Serbian experts stress that the reasons for the low price of gas that Serbia received are not only political, but also economic.
The part of the “Turkish Stream” pipeline that passes through Serbia was put into operation with a ceremony on January 1 of this year.
Thus, the gas delivery point for Serbia was moved from the Ukrainian-Hungarian border to the Turkish-Bulgarian border, which enabled Russia to bypass Ukraine when it started sending gas to Hungary and Croatia in October using this route.
“When the Turkish Stream was put into operation through Serbia, it became a transit country through which much more gas is distributed than consumed,” said Aleksandar Kovacevic, an energy expert.
He recalls that gas deliveries to Serbia are made in accordance with the long-term interstate agreement ratified in 2012.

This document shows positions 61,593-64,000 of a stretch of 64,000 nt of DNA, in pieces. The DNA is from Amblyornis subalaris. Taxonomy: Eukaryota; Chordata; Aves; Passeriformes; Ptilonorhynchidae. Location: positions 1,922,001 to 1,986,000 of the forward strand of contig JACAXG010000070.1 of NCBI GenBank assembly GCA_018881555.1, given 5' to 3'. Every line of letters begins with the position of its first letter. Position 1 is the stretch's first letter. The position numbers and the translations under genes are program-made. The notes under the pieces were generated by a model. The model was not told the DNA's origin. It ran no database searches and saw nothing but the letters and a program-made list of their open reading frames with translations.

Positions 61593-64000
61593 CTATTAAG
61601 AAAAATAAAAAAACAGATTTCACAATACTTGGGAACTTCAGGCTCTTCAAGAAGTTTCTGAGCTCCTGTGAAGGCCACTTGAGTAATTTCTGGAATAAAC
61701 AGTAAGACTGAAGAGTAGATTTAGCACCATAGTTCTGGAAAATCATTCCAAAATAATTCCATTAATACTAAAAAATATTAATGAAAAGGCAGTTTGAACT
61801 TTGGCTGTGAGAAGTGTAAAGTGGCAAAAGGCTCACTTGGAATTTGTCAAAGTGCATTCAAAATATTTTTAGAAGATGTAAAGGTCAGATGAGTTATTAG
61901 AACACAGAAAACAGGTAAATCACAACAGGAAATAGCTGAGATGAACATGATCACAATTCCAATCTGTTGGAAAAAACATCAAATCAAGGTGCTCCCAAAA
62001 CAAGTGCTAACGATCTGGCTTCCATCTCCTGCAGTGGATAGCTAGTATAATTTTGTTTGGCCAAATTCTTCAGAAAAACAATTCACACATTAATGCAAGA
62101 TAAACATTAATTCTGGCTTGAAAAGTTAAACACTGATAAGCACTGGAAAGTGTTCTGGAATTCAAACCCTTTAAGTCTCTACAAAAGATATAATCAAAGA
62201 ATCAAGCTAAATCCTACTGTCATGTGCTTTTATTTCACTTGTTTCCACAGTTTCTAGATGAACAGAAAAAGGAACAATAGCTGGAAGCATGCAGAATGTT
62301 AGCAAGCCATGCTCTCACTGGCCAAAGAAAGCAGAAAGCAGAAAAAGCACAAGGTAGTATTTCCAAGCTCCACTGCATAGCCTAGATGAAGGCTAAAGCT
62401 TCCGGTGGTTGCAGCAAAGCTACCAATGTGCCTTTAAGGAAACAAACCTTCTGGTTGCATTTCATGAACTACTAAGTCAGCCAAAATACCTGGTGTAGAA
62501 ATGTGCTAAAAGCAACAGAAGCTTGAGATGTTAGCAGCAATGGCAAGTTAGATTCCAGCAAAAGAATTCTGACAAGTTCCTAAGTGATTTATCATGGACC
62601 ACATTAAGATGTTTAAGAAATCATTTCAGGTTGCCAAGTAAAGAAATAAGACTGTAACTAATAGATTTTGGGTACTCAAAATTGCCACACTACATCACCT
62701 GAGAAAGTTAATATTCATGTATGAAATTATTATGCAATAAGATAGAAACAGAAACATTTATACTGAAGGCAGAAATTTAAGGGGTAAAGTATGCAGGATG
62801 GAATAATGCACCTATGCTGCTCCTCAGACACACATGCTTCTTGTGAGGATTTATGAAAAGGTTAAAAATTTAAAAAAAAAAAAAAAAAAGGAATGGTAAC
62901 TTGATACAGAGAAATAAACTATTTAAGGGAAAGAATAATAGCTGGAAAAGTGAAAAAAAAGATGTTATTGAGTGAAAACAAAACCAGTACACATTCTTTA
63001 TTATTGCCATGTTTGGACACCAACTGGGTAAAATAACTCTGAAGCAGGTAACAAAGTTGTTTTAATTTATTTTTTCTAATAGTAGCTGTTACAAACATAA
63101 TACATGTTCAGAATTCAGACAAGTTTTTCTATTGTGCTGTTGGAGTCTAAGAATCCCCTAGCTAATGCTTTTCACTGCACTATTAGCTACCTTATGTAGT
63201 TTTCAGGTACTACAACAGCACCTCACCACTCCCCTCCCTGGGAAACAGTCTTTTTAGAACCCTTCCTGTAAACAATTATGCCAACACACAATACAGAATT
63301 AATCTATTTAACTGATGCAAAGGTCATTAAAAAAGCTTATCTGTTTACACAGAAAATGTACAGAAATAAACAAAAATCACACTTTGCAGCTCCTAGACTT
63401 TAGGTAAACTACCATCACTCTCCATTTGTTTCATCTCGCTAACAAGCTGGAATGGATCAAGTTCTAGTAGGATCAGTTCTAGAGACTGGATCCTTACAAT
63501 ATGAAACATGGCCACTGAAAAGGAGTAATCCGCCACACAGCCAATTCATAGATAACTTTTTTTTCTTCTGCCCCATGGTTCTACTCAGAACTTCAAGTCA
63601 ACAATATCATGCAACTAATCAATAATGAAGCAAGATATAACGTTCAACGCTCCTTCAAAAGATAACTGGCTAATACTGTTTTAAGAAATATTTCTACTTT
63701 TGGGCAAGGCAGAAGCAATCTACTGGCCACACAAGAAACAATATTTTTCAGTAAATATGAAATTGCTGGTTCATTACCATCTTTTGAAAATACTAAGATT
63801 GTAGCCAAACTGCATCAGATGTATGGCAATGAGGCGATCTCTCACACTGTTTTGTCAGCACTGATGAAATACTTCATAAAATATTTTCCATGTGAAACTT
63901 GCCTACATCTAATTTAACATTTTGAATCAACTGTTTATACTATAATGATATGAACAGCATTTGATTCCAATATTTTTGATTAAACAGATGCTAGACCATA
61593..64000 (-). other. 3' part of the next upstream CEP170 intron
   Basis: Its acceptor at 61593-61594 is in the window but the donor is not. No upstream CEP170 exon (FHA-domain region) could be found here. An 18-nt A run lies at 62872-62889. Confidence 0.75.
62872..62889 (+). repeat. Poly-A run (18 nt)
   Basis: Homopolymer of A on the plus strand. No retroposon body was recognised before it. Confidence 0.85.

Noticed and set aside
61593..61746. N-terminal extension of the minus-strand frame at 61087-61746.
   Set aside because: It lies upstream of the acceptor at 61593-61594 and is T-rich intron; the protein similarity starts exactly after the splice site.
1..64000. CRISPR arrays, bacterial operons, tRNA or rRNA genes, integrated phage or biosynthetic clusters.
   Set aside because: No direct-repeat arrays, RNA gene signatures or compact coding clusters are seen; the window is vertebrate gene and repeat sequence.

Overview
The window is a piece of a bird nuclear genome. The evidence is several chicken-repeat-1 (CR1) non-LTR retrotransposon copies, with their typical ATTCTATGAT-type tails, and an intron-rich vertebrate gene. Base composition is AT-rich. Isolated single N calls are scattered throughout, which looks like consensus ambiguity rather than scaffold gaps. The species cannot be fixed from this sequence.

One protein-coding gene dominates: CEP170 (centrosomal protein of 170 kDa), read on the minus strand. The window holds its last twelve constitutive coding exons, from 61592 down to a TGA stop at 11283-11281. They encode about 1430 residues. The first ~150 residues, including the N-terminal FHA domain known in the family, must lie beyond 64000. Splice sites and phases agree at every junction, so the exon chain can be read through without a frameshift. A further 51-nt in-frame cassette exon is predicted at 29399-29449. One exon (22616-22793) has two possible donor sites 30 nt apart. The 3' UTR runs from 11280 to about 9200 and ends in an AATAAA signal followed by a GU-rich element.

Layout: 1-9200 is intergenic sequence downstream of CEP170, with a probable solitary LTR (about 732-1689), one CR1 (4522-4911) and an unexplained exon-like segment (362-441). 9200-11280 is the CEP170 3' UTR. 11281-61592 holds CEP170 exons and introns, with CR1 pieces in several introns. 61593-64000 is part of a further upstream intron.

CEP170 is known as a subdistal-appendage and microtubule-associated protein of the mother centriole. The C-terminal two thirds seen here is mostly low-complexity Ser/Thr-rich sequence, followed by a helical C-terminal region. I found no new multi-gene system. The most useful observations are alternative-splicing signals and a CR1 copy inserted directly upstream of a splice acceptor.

Based on this agreement, in 2013 a commercial agreement was signed between Gazprom as a supplier and Jugorosgas as an importer in Serbia.
Jugorosgas is a Russian-Serbian company, which since 2007 has acted as an intermediary between Russian Gazprom and the Serbian state oil company Srbijagas.
Gazprom owns 50 percent of Jugorosgas’s assets.
Russia is a major player in the Serbian oil and gas industry – Gazpromnjeft, a subsidiary of Gazprom, became the main owner of Serbia’s Oil Industry (NIS) in 2009, buying 51 % of its shares.
Today, Gazpromnjeft owns 56% of NIS assets.
NIS is a former state-owned oil and gas company, the restructuring of which in 2005 was founded by Srbijagas, which is 100% owned by Serbia.
Today, NIS-Gazpromnjeft is engaged in the exploration, production and refining of oil and gas, as well as exploits deposits in Serbia, Romania and Bosnia and Herzegovina.
They also manage the NIS Petrol and Gazprom gas station network, of which there are more than 400 in Serbia and surrounding countries.